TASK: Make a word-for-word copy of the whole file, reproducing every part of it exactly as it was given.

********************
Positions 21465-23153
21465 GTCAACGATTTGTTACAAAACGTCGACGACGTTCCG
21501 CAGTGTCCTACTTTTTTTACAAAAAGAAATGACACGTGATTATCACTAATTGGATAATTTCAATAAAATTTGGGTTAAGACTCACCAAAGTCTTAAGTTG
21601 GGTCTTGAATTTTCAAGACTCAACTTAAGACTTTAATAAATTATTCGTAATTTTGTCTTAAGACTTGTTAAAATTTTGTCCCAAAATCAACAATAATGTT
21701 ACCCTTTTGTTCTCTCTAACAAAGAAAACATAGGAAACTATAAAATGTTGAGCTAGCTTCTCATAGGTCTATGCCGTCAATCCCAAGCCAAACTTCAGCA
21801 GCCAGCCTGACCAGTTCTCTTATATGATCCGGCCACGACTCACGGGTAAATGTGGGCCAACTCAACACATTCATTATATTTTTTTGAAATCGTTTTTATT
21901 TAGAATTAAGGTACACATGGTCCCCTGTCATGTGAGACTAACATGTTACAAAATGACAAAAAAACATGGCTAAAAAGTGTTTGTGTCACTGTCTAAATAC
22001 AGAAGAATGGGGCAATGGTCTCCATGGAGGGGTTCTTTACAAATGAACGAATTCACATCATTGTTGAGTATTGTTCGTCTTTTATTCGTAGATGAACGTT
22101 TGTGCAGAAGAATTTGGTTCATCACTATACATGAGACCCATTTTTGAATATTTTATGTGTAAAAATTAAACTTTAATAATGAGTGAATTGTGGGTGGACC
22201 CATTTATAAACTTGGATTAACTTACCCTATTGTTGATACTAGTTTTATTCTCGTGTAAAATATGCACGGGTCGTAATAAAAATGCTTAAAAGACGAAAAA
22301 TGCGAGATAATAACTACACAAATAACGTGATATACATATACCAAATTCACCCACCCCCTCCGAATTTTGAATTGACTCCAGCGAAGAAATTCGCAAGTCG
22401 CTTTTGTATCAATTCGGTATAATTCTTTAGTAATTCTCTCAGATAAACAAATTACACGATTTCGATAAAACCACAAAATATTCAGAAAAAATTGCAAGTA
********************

Positions 21465-23153
21465 GTCAACGATTTGTTACAAAACGTCGACGACGTTCCG
21501 CAGTGTCCTACTTTTTTTACAAAAAGAAATGACACGTGATTATCACTAATTGGATAATTTCAATAAAATTTGGGTTAAGACTCACCAAAGTCTTAAGTTG
21601 GGTCTTGAATTTTCAAGACTCAACTTAAGACTTTAATAAATTATTCGTAATTTTGTCTTAAGACTTGTTAAAATTTTGTCCCAAAATCAACAATAATGTT
21701 ACCCTTTTGTTCTCTCTAACAAAGAAAACATAGGAAACTATAAAATGTTGAGCTAGCTTCTCATAGGTCTATGCCGTCAATCCCAAGCCAAACTTCAGCA
21801 GCCAGCCTGACCAGTTCTCTTATATGATCCGGCCACGACTCACGGGTAAATGTGGGCCAACTCAACACATTCATTATATTTTTTTGAAATCGTTTTTATT
21901 TAGAATTAAGGTACACATGGTCCCCTGTCATGTGAGACTAACATGTTACAAAATGACAAAAAAACATGGCTAAAAAGTGTTTGTGTCACTGTCTAAATAC
22001 AGAAGAATGGGGCAATGGTCTCCATGGAGGGGTTCTTTACAAATGAACGAATTCACATCATTGTTGAGTATTGTTCGTCTTTTATTCGTAGATGAACGTT
22101 TGTGCAGAAGAATTTGGTTCATCACTATACATGAGACCCATTTTTGAATATTTTATGTGTAAAAATTAAACTTTAATAATGAGTGAATTGTGGGTGGACC
22201 CATTTATAAACTTGGATTAACTTACCCTATTGTTGATACTAGTTTTATTCTCGTGTAAAATATGCACGGGTCGTAATAAAAATGCTTAAAAGACGAAAAA
22301 TGCGAGATAATAACTACACAAATAACGTGATATACATATACCAAATTCACCCACCCCCTCCGAATTTTGAATTGACTCCAGCGAAGAAATTCGCAAGTCG
22401 CTTTTGTATCAATTCGGTATAATTCTTTAGTAATTCTCTCAGATAAACAAATTACACGATTTCGATAAAACCACAAAATATTCAGAAAAAATTGCAAGTA